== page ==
"اتشال من عليا تهمة الجنان اللي لبساها طول حياتي"
The show also shows us the lack of self confidence that individuals with ADHD can struggle with, because of the feeling that they can’t achieve what others can, not in the same way or at the same pace; the idea of people expecting failure of you, blaming you constantly for things you feel you have little or no control over.
As the show progresses and Zizi gains insight into her situation and is able to manage her symptoms, we feel like she is taking less space in the story, the same way she is taking less space in others’ lives. There is more room for the other characters now. So, besides the central focus on Zizi's ADHD, Khalli Balak Men Zizi manages to widen its scope by portraying the effects of other mental health issues on several supporting characters. There’s Nelly, and the severe anxieties and fears we progressively notice in her character, and how they affect her daily life; she struggles to sleep alone, she can’t get on a plane... We learn that these anxieties stem from a childhood fear of abandonment. Sami guides us to understand the roots of the characters’ grievances, and we learn that they don’t always have to be so painful. We also find the widespread problem of bullying, targeting those who are different from the rest. And finally, there’s Sami, who is helping so many of the characters overcome their challenges and heal, while he himself is guilt-ridden over the loss of his son to suicide. Additionally, there’s Hesham, Zizi’s now ex-husband, on a road of self-discovery after feeling alienated for years, overshadowed by Zizi’s chaos and needs - one of my personal favorites and most amusing character developments. This bit sheds light on how overwhelming it can be to live with someone who has untreated ADHD, the same way Zizi’s mother was struggling when her daughter was young.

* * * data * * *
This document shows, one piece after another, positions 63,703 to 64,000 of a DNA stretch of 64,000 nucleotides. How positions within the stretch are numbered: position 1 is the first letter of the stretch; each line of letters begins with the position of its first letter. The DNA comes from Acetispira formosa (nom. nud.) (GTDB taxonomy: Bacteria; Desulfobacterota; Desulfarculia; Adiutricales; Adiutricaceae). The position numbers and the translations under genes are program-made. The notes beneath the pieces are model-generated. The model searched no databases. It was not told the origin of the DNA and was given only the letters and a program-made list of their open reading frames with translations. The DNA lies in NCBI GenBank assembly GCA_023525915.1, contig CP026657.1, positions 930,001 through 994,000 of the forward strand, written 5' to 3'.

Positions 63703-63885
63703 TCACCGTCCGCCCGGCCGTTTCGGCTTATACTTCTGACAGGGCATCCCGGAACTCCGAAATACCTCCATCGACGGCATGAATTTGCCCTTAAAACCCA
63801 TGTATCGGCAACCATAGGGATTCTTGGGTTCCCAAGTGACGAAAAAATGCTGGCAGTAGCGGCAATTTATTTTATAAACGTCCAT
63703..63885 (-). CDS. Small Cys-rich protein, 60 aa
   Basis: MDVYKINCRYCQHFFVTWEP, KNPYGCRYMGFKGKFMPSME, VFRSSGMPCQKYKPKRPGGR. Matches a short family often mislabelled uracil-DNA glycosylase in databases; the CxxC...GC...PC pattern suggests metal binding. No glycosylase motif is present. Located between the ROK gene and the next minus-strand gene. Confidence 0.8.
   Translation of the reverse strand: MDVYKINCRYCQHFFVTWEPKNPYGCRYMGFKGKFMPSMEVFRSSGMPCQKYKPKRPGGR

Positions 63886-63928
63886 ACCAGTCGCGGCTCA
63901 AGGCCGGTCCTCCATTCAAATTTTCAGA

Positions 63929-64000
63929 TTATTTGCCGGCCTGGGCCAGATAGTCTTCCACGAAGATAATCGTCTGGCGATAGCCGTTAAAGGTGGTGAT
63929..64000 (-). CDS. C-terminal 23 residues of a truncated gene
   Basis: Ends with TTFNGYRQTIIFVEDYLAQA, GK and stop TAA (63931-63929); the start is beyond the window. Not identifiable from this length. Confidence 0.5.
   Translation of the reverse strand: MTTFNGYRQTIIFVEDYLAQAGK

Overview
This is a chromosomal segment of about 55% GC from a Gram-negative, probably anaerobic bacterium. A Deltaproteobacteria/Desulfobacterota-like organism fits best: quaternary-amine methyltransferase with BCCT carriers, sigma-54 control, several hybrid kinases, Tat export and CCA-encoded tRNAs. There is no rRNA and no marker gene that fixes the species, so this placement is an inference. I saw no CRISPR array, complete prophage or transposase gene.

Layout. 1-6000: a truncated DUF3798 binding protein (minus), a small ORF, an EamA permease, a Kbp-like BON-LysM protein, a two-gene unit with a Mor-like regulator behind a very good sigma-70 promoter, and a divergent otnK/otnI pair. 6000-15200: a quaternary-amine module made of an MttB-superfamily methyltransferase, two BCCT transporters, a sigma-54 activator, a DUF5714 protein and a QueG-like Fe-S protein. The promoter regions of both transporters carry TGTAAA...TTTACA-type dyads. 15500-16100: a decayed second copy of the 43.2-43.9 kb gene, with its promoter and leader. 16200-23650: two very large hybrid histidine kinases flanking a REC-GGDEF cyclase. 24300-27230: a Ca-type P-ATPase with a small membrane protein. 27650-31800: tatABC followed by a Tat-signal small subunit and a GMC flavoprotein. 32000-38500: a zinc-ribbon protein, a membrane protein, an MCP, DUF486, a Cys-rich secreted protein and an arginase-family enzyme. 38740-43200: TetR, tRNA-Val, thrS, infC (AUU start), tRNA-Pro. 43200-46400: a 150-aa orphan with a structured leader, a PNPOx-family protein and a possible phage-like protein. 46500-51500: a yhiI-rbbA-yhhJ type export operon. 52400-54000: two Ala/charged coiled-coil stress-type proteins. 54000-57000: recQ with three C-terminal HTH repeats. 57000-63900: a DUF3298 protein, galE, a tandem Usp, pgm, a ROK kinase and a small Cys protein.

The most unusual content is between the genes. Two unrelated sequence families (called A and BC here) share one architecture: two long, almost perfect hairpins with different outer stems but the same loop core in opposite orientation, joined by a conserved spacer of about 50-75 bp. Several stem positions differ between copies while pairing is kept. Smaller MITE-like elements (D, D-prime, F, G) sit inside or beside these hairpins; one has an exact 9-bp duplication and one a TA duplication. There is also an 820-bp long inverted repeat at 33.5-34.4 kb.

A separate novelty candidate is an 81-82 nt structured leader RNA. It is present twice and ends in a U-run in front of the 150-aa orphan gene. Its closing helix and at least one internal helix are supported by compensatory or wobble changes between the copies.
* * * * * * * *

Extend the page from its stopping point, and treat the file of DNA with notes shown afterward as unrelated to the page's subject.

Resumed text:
This series does more than simply raise awareness of one mental disorder. In showing all these different characters’ struggles, Khalli Balak Men Zizi shows us that it’s okay to seek professional help. It normalizes therapy in a conservative society, as well as vulnerability in both men and women, old and young. It portrays flawed and complex characters, who are also relatable in different ways. They learn from their mistakes and want to be better and do better for themselves and those around them. It was so refreshing to see this, especially paired with wonderful and honest performances from the actors and genuinely funny scenes, like how Zizi never bothers to park properly and her absurd reactions to jokes she doesn’t understand. It’s a show about empathy and compassion, and the importance of others believing in us. Important not only for awareness, but also allow individuals, parents and children alike, to reflect on themselves, and to pay attention to the words they use because words can scar.
Finally, Khalli Balak Men Zizi shows us that once diagnosed and with some help and support, a person with ADHD can learn to manage their symptoms and live with the disorder without it controlling them. Both Tito and Zizi can use their strengths and energy in positive ways and can thrive, and they do!
Just like Sami says, you need to “find their keys” - unlock the potential they have, hiding behind the messy exterior.
(Note: Careful about confirmation bias! We tend to notice things in ourselves after learning that they exist! Talk to a professional if you feel you are noticing patterns or experiences of a mental illness, but are not sure!)